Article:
Revitalizing a congregation is challenging work, so it’s not surprising that the term “revitalization” carries a sense of dread with it. It suggests that there is a serious problem in a congregation. It can easily be perceived as an assessment, if not an actual assignment, of failure. It makes it sound as though a congregation, which may be very much alive through faithful Word and Sacrament ministry, is either dead or dying. There are probably better words for what we mean by “revitalization,” but it’s the word that we’ve been dealt. Despite its shortcomings as a descriptive term, “revitalization” is what many congregations need right now to become well – and what every congregation needs in order to be faithful and effective in ministry.
The problem with revitalization isn’t the word, but the attitude and understanding that we’ve attached to the word. We tend to think of revitalization as something that needs to happen when a congregation is in serious trouble. Like a person who refuses to make use of preventative, proactive health care because he sees medical care as something for sick people, we’ve relegated revitalization to the realm of “sick” congregations. Then, like dealing with a chronically ill person who refuses to give up habits contributing to his poor health, we dread the thankless and often pointless work of trying to convince a “sick” congregation to change its ways.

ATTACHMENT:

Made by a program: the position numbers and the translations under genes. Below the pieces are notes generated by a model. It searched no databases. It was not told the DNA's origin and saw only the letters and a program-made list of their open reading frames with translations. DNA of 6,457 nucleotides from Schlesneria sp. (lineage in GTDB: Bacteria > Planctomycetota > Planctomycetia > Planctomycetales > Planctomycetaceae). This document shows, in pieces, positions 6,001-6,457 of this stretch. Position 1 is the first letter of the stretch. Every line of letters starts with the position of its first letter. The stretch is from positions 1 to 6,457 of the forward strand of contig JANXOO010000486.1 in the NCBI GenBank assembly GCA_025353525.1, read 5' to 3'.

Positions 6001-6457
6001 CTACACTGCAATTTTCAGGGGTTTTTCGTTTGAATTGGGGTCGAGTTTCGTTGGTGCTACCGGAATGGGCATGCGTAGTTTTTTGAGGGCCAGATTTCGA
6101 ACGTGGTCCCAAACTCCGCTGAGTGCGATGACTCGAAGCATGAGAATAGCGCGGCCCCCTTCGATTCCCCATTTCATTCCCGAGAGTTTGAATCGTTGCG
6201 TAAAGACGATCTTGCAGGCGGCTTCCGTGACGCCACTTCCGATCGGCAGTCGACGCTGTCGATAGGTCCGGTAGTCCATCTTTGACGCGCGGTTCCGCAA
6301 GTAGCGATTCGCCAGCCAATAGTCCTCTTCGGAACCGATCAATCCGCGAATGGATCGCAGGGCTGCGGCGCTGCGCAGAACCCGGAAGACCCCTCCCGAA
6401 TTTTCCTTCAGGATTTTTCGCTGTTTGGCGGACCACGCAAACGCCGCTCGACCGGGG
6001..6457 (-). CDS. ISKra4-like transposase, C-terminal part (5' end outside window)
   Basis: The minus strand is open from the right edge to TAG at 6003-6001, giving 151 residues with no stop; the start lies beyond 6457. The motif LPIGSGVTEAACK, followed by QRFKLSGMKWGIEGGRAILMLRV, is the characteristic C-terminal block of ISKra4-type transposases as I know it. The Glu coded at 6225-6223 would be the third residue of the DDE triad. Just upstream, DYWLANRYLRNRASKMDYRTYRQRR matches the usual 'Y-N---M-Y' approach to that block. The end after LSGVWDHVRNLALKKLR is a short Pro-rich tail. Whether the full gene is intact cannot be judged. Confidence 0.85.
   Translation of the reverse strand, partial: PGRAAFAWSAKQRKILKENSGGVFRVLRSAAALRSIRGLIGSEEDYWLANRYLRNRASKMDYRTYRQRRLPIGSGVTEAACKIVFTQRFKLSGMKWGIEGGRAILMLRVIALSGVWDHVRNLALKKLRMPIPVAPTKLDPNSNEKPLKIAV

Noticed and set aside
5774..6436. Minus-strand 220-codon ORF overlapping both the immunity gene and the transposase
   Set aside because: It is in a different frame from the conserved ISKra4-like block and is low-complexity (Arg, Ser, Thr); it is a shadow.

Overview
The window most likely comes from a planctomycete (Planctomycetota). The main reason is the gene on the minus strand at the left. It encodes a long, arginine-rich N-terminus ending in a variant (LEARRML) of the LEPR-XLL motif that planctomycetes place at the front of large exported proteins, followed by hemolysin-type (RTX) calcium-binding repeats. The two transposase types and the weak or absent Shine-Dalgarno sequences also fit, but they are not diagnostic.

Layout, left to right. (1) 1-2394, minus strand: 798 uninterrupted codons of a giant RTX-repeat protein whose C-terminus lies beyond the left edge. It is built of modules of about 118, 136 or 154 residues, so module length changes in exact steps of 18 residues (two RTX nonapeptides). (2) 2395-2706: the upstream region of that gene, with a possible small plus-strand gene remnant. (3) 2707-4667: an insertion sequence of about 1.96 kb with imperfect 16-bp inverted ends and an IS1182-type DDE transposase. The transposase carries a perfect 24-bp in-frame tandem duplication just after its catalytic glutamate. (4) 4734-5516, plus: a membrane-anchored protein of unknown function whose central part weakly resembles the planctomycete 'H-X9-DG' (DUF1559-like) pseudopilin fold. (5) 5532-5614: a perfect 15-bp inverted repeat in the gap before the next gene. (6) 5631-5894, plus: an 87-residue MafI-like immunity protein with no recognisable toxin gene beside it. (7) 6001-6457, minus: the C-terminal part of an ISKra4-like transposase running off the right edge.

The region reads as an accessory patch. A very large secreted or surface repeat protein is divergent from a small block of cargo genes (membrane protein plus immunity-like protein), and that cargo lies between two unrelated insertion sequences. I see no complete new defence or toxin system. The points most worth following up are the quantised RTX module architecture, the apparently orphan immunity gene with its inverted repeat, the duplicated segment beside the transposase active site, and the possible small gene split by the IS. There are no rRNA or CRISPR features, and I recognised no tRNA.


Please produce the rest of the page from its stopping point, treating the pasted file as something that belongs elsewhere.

This attitude about revitalization is reflected in church planting circles where it is often repeated that we should plant new churches rather than spend resources revitalizing existing churches because “it is easier to give birth than to raise the dead.” Though clever, this witticism speaks to a serious underlying theological problem concerning our understanding about the life and growth of the Church. Both creating life and raising the dead are works of God, not men. While it may be His will to create new life through a new church, the Lord does not abandon His struggling congregations to certain death by casting them aside. Instead, He perpetuates their life through the forgiveness of sins poured out in water and wine. In mercy, love, and grace, He patiently tends to the wounds of His beloved Church, comforting hurting congregations which were purchased with His very blood, and bringing strength to His struggling people. “A bruised reed He will not break, and a smoldering wick He will not extinguish” (Matthew 12:20). This is our call for the revitalization of “sick” congregations, but we dare not allow revitalization to end there.
There may be better terms for this work, but let us understand “revitalization” as the ongoing work of the Holy Spirit through the Means of Grace that brings life to that which once was dead. Yes, aging and declining congregations are in need of revitalization, but, with this understanding of the word, so do young congregations and dynamic congregations and growing congregations and healthy congregations. And so do each one of us. After all, revitalization is in its very nature repentance.
As an expression of repentance, revitalization is a necessary, demanding, and endless task for the life of the Church and the sake of the world. While this work is never easy, it is a work that we should embrace with eager anticipation rather than dread. For it is in revitalization that our Lord calls us, individually and collectively, to know the joy of His revitalizing work for us, in us, and through us.
Resources for revitalization are available through “The 72 Witness and Outreach Ministry” http://lcms.org/the72